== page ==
A Short History of NSCMC

Originally housed in the Salem District Court, North Shore Community Mediation Center (NSCMC) has its roots in the Salem Mediation Program, which began in 1979. Initially, mediators who had been trained in basic mediation skills helped resolve either minor criminal cases or small claims cases referred by the judges at the Salem District Court. In 1983, the program expanded to help resolve disputes in families, usually involving adolescents and other family members. This Salem Mediation Program model has remained the standard today.

When state support ended, several dedicated mediators established a self-governing organization that worked to expand mediation services into the community. In 1994, North Shore Community Mediation, Inc. was incorporated as a non-profit organization.

For its first five years (1994 to 1999), the organization was totally volunteer run. These dedicated volunteers not only mediated small claims disputes referred by the Salem District Court, but staffed the office, case-coordinated referrals, trained new mediators, raised funds and recruited new members. In 1999 the Board of Directors hired the first staff member to work a few hours a week with member mediators and student interns assisting with office operations. Since 2002, the organization has had a professional Executive Director.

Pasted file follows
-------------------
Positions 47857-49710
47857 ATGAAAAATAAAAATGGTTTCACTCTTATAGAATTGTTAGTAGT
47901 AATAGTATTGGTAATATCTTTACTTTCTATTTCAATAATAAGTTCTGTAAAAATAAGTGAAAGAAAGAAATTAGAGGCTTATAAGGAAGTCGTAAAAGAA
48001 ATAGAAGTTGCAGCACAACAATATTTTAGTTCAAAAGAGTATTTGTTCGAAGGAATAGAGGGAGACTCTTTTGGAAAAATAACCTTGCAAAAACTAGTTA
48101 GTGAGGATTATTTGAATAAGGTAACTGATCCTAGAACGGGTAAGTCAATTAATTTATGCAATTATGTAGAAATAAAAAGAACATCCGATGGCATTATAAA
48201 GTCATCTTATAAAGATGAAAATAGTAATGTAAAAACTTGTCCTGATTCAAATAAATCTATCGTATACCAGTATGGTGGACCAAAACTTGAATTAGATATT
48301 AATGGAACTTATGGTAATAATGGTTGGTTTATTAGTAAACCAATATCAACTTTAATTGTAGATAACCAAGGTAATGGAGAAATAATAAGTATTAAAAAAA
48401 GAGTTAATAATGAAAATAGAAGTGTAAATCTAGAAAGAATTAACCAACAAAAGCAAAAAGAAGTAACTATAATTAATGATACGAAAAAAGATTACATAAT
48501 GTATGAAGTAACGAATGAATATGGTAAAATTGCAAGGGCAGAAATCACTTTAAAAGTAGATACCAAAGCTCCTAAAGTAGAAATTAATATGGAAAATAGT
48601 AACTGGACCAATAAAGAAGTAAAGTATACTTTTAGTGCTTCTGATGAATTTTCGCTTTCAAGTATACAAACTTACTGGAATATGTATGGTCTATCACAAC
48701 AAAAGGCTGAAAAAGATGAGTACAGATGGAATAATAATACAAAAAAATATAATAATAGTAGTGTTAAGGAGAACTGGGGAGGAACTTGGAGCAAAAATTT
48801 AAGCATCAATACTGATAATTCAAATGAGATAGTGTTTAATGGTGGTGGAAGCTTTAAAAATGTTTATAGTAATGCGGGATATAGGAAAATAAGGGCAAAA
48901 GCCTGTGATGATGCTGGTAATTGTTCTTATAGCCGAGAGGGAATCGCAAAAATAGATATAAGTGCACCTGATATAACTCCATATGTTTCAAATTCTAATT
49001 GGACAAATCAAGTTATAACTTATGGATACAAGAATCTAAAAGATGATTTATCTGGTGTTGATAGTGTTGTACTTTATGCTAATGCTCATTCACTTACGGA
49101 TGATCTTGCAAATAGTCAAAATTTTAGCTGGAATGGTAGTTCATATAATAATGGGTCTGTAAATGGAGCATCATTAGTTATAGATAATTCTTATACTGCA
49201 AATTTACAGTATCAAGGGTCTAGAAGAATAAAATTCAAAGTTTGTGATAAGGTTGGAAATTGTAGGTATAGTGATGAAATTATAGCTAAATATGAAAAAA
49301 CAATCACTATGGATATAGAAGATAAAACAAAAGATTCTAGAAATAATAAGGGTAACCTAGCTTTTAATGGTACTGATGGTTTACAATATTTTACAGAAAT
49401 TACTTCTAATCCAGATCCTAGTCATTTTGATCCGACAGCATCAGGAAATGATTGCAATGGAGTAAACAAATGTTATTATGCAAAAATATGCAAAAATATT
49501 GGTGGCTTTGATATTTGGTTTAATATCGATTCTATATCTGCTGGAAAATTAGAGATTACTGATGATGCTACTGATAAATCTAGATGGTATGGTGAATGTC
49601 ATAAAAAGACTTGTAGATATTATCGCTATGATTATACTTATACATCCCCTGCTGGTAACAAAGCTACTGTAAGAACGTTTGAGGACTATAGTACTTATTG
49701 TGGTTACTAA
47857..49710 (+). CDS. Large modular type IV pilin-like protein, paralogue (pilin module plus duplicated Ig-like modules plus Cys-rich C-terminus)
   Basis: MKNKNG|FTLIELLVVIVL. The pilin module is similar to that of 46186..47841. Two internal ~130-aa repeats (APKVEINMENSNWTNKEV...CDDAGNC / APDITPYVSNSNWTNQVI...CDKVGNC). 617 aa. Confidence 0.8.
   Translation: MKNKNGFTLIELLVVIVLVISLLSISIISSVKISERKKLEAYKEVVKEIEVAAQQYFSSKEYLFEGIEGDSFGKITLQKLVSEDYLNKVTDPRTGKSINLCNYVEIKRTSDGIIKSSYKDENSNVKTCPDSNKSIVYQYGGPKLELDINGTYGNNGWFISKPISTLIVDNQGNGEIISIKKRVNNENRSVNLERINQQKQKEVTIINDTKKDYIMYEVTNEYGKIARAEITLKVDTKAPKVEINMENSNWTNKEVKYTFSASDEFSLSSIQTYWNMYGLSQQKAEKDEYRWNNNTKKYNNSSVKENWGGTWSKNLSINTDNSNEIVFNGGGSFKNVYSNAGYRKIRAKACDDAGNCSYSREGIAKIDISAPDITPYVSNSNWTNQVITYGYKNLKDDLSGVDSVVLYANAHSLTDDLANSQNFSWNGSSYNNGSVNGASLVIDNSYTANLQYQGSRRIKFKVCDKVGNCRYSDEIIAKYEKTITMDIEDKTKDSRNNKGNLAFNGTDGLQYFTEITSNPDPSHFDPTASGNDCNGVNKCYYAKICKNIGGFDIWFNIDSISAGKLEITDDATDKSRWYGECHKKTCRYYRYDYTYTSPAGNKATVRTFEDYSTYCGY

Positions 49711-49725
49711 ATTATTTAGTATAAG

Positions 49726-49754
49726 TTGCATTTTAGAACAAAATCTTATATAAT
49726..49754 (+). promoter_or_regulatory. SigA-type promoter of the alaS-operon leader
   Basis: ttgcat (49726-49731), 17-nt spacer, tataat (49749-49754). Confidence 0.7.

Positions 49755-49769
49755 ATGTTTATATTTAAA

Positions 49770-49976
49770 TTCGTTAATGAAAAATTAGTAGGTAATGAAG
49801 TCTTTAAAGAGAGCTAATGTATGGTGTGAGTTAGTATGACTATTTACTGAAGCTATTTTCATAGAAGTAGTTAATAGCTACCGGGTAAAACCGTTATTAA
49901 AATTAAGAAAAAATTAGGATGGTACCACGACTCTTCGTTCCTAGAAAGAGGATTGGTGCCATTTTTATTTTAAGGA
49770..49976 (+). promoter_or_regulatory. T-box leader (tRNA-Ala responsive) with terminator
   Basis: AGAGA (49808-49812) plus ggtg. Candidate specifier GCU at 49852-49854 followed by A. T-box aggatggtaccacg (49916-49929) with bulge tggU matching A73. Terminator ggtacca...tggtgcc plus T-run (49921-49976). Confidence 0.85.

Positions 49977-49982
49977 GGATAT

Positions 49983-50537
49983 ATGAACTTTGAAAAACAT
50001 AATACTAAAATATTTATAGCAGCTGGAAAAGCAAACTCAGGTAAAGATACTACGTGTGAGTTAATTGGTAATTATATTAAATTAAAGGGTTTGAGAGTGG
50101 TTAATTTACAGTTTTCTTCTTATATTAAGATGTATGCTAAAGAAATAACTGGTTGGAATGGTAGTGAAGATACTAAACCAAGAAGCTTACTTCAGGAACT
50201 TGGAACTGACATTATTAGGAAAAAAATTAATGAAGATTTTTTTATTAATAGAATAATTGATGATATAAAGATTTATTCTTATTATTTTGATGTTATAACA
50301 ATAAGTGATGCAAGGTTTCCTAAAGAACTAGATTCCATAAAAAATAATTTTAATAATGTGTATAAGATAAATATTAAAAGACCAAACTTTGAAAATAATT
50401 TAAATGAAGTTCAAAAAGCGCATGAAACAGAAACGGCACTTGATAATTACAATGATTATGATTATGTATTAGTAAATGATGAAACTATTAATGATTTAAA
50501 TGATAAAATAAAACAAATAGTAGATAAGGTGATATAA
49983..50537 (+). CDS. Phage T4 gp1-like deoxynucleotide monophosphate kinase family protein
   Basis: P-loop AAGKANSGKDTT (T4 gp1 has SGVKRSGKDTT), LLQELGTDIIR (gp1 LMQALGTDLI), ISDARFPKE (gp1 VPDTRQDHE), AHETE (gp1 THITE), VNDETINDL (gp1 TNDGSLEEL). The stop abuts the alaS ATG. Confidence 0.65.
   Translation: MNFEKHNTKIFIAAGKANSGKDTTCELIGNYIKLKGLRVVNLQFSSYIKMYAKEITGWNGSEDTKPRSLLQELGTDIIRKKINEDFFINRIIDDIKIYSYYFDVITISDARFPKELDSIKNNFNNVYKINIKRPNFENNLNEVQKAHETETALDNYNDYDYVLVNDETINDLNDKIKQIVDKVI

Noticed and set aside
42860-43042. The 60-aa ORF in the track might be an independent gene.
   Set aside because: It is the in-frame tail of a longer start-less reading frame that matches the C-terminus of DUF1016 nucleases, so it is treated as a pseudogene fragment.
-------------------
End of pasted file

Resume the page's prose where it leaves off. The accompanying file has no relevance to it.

Also in 1999, the NSCMC Board of Directors expanded to include its own Parent/Child Mediation Service. To launch this initiative, the program received a $10,000 matching grant from the Massachusetts Bar Foundation. With the support of grants and community contributions and fees from basic mediation training courses, NSCMC found solid footing. When community cases, such as neighbors who wanted to solve disputes out of court found mediation worked, NSCMC was on its way.

In 2000, the Essex County Juvenile Courts in Salem and Lynn began to make referrals to NSCMC. Mediators who conducted these parent/child mediations receive specialized training to handle the often-emotional cases. In recent years the Program has also expanded in other areas and currently receives referrals for small claims, minor criminal and summary process cases from Peabody, Gloucester, and Salem District Courts.